Millennial leaders are creating their own workplace cultures which are relational and purposeful with high levels of feedback, encouragement and vision.
The relational approach of the millennial generation is starkly clear in this element of the research with 94% in the online survey stating that the quality of relationships in the workplace is ‘important’ or ‘extremely important’ to them. Teamwork and collaboration were a priority within this and seen as a major contribution:
One of the best things about millennials is collaboration and the way in which we work in teams. I think that’s a really good way of leading… a really positive contribution.
In the online survey 65% selected ‘visionary’ or ‘passionate’ as one of the top three most important characteristics of effective leaders. A shared vision is desired.
Jay started his business career whilst still at school by starting a successful web hosting business.
Following university, Jay now works for a technology company. It’s a young company, with many millennials in leadership who undertake critical projects with government clients.
Jay described the culture in his company: ‘I work for a large technology company and the advantage of tech companies is that by nature they are very flat organisationally.
‘They don’t have a lot of hierarchy, which is great for most reasons. So it means that the best idea always wins, and people are fairly collaborative. We also tend to have a lot of very, very smart people so that sometimes is challenging but generally it’s a really nice environment to work in.
‘I don’t respond well to being told what to do, and most people I work with don’t either, so it has to be a shared, growing vision of: “this is how we could do something better.” Most people I work with day to day in our company would probably be millennials. We are a relatively young firm.
‘The culture that works here is being really open and transparent with what we are thinking and getting everyone’s views and working together.
‘I spend most of my time though working with government which tends to be the opposite. They tend to be very hierarchical, and so bringing people with you is much harder there and I find managing people externally and trying to bring them with you to be a huge challenge.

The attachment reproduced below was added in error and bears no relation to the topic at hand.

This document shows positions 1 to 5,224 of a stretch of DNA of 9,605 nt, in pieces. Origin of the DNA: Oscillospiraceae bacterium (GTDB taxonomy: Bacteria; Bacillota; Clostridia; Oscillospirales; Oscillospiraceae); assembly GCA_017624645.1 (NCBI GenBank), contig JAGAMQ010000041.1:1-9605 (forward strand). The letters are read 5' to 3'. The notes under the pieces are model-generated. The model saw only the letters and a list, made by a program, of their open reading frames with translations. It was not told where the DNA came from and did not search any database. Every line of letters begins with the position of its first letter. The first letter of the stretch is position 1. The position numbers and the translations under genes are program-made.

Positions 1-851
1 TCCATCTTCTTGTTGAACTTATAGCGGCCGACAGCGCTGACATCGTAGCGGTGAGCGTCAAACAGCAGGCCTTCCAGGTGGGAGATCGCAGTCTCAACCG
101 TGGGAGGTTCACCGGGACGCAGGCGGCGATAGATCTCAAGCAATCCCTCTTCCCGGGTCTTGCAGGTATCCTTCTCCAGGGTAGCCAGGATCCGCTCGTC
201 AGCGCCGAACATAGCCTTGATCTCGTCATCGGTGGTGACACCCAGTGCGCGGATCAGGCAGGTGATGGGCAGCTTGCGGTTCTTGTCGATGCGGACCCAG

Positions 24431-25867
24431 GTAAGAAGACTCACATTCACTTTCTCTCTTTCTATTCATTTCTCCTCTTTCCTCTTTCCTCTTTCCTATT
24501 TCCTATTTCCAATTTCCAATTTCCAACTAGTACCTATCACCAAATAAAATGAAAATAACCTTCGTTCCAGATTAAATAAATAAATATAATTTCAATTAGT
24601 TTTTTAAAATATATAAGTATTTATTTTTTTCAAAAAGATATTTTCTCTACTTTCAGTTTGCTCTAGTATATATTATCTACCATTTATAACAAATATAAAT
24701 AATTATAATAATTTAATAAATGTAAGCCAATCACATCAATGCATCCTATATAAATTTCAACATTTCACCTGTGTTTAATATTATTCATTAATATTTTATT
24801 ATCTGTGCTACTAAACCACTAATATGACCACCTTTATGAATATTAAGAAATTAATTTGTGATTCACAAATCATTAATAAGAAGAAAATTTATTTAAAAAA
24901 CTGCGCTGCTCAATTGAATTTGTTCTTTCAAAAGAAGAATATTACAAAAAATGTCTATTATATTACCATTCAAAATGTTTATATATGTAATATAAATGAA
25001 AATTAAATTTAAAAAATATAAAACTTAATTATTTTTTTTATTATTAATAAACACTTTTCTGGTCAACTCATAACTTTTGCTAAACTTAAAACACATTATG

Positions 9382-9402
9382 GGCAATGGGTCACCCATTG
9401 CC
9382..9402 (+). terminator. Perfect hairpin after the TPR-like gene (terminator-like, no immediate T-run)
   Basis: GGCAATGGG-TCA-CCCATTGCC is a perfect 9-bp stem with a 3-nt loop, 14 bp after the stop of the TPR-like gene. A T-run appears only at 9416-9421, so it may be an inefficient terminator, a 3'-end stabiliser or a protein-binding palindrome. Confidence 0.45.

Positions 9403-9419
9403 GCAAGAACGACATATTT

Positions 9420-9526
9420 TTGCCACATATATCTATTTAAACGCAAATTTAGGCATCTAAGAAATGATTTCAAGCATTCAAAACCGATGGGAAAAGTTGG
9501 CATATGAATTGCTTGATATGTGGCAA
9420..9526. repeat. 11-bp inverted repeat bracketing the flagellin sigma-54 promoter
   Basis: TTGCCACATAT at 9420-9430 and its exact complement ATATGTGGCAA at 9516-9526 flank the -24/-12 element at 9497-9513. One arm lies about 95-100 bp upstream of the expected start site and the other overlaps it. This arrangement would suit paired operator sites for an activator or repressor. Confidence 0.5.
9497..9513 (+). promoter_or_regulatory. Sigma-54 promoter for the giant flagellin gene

‘The culture internally vs the culture with government customers when most of them are 20 years older than me is very different and you have to act very differently. You can’t collaborate so much. It just doesn’t work.’
In 2015 whilst on a year’s ministry retreat in California, Megan felt the call to play a role in helping women who are survivors
of trafficking, by pursuing a future of building networks of ‘women supporting women’, and ‘businesses supporting women.’
Megan describes what happened next:
‘I got the courage to make a change and to enter the biggest leadership transition of my life so far, which was to leave my corporate job. And when
I resigned I had nothing to go to. I knew I just had
to do something about this cause which I felt so deeply about. That’s when I unexpectedly was offered a role to lead a fledgling anti-trafficking charity, which really was the start of fulfilling the deep sense of purpose I felt in helping vulnerable women. I had decided that I was going to be intentional in the impact I wanted to have. I think that the idea of being intentional is so important, particularly in the current culture of busyness
and overload. Having an intention then following
it through in any given circumstance makes someone a leader. I think it’s the heart of leadership, to know what is for you to do, and then do it.’
This deep sense of vision and purpose helped Megan to fully realise her dream and flourish.